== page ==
"A transportation compact has been created," Smith said. "VCE is
involved. Five towns have joined together; they are being represented and
are working with the Conservation Law Foundation, strengthening local
control over the roads. And if and when OMYA files an Act 250 application,
then the road issues for those towns will be represented by CLF."
Mitchell cautioned that if CLF rewrites the road ordinances to
prohibit OMYA's trucks, others might not be able to use the roads as well.
He called it the "law of unintended circumstances."
"You have to be careful about what you wish for," Mitchell said.
VCE will be the lead local organization when it comes time to put
on a case in Act 250. But those plans may hit an early wall if H.-475, now
in the Senate, becomes law.
Two separate parts of H.-475 might affect VCE. The first is a
pilot program that puts 12 cases, spread out across the state, "on the
record" at the District Commission level, so witnesses do not have to
testify again if the commission's decision is appealed. The second is an
amendment that prevents groups like VCE from appealing commission
decisions.
On-the-record makes commission hearings more formal and legal than
they are now.
"The OMYA case might be a good example of the kinds of major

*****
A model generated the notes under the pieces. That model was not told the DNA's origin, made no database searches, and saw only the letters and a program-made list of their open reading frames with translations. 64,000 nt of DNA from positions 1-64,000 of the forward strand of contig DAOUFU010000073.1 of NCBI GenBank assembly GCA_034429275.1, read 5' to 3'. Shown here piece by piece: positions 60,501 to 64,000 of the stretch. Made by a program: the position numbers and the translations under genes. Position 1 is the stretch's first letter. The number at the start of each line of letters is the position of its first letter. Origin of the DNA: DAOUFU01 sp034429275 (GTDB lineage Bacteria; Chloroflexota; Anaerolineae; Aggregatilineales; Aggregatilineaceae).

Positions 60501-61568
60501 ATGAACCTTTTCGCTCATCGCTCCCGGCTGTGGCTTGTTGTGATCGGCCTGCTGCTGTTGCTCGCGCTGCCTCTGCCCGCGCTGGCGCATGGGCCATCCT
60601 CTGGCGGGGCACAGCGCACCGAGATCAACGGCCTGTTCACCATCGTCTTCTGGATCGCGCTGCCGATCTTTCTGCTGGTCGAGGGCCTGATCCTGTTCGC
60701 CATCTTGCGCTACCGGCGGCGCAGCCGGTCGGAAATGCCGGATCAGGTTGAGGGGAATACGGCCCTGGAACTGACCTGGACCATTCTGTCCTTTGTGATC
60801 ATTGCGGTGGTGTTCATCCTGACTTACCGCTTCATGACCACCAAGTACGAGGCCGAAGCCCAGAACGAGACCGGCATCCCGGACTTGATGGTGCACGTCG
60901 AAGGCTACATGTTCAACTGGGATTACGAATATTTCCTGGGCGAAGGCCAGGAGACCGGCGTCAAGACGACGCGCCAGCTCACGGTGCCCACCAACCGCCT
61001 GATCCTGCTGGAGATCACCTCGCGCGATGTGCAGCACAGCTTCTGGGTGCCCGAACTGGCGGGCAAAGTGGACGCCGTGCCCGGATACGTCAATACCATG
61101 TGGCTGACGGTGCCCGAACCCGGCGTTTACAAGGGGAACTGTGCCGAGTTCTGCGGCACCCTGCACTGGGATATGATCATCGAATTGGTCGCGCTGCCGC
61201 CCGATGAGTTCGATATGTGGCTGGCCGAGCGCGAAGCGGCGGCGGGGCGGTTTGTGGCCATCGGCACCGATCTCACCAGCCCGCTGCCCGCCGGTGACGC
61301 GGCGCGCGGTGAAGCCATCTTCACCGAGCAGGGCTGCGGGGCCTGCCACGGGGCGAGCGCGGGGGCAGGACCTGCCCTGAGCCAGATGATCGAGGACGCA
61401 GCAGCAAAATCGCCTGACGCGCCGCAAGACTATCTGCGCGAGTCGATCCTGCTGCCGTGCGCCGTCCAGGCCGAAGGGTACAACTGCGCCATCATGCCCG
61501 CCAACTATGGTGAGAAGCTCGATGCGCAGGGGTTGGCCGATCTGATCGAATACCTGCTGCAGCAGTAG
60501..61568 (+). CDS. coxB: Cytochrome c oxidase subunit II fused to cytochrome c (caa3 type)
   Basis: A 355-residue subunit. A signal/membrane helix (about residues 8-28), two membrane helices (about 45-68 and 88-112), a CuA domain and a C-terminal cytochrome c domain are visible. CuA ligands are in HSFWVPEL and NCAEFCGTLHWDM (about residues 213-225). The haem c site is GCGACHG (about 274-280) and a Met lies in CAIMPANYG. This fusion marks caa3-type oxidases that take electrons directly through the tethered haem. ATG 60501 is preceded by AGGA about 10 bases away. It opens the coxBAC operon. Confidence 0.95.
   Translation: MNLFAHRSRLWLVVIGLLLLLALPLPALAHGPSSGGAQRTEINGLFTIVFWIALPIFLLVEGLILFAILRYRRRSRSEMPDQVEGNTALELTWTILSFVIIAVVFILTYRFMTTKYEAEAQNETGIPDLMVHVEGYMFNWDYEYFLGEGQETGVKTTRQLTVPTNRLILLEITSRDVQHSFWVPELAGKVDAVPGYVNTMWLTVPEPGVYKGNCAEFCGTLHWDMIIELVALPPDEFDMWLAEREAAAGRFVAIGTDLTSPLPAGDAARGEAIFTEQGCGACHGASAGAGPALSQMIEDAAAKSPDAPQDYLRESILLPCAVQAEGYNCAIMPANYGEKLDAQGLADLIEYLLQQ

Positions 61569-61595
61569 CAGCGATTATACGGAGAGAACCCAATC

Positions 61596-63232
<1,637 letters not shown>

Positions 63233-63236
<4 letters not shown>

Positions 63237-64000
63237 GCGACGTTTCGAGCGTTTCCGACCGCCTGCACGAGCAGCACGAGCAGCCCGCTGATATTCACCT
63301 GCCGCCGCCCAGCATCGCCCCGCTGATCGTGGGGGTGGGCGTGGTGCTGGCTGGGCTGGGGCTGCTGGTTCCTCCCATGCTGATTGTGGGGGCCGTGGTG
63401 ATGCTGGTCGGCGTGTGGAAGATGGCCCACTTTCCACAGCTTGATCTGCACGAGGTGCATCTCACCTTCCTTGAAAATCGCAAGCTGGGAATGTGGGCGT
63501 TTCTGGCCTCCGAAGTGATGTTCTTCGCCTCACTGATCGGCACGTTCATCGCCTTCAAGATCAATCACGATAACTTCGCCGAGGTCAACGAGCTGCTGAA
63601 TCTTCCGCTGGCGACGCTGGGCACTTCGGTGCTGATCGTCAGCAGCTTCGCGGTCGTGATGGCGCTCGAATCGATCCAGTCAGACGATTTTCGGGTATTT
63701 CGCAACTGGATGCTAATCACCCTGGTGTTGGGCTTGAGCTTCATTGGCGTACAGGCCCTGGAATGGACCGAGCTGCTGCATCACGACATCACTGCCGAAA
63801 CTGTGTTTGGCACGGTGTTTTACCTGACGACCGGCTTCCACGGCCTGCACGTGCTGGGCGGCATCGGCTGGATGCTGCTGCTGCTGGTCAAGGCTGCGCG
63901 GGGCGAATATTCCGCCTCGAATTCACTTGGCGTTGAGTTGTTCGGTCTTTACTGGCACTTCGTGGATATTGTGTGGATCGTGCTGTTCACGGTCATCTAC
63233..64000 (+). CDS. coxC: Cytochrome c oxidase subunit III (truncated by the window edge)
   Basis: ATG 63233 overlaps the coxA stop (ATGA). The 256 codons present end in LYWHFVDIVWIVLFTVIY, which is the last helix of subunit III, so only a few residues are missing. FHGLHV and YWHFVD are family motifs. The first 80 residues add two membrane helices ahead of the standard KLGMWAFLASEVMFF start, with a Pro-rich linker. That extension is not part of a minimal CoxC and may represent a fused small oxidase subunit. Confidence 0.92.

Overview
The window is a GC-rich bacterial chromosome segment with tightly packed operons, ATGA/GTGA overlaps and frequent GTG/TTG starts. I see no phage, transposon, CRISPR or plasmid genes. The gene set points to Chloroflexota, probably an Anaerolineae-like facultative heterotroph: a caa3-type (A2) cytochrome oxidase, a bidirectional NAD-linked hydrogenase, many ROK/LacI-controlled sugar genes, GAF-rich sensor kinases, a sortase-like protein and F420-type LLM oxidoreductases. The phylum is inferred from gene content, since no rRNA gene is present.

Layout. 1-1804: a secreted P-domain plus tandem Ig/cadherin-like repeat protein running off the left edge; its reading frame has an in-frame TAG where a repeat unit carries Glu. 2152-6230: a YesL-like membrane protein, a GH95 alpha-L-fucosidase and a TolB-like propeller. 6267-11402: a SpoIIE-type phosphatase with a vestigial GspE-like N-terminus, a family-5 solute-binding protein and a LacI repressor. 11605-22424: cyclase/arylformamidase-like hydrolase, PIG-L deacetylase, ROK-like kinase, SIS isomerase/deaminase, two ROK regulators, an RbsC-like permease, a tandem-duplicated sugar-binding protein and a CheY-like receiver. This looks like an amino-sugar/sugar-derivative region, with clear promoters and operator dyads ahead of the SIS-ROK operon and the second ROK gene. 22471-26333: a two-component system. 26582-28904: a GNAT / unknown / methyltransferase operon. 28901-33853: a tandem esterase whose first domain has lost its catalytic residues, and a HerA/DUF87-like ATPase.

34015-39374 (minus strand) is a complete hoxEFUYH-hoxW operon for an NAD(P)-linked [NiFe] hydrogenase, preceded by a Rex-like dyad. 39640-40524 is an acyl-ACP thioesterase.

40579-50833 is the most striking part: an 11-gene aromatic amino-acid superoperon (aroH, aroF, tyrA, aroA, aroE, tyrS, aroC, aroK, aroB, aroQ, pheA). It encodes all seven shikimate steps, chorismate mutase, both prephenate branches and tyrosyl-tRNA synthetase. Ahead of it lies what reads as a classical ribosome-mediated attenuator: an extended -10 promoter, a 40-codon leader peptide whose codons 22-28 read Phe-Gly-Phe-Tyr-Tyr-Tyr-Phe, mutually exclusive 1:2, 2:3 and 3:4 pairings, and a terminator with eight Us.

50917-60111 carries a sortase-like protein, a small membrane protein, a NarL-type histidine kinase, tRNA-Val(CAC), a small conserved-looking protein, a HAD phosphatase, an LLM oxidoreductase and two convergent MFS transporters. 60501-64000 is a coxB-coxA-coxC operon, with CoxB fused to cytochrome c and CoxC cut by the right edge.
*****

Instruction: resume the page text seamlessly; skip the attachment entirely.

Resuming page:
hearings the bill is designed to affect," Smith said.
The time necessary to do an on-the-record case is daunting, Smith
said.
"OMYA has had more than a year to prepare Act 250 case," Smith
said. "Because of the magnitude of this particular project, many issues
require expert testimony. We may have to hire a dozen expert witnesses.
When they file, we will have an unknown period of time, but maybe it will
only be a matter of weeks or months, to hire our dozen expert witnesses,
get them up to speed, and raise the money to pay them -- a substantial
amount, upwards of $200,000."
If the Act 250 laws are changed, VCE might also have to prepare
witnesses and pre-file testimony under new rules of evidence with which the
District Commission has no experience.
"This becomes a legalistic and daunting task for citizens of the
region," Smith said.
Losing the right to appeal a commission decision would be a great
handicap, Smith said.
"If there are questions about the District Commission's decisions,
or if there are bad decisions, we could appeal to the Environmental Board,"
Smith said. "If they don't agree with us, OK, it ends there. On the other
hand, the developers can appeal all the way to the Supreme Court. The
citizens never have that right. Now, citizens can participate in Act 250
without lawyers. Many citizens do. That's remarkable. The process works
for citizens without having to pay lawyers. That's something we need to
protect."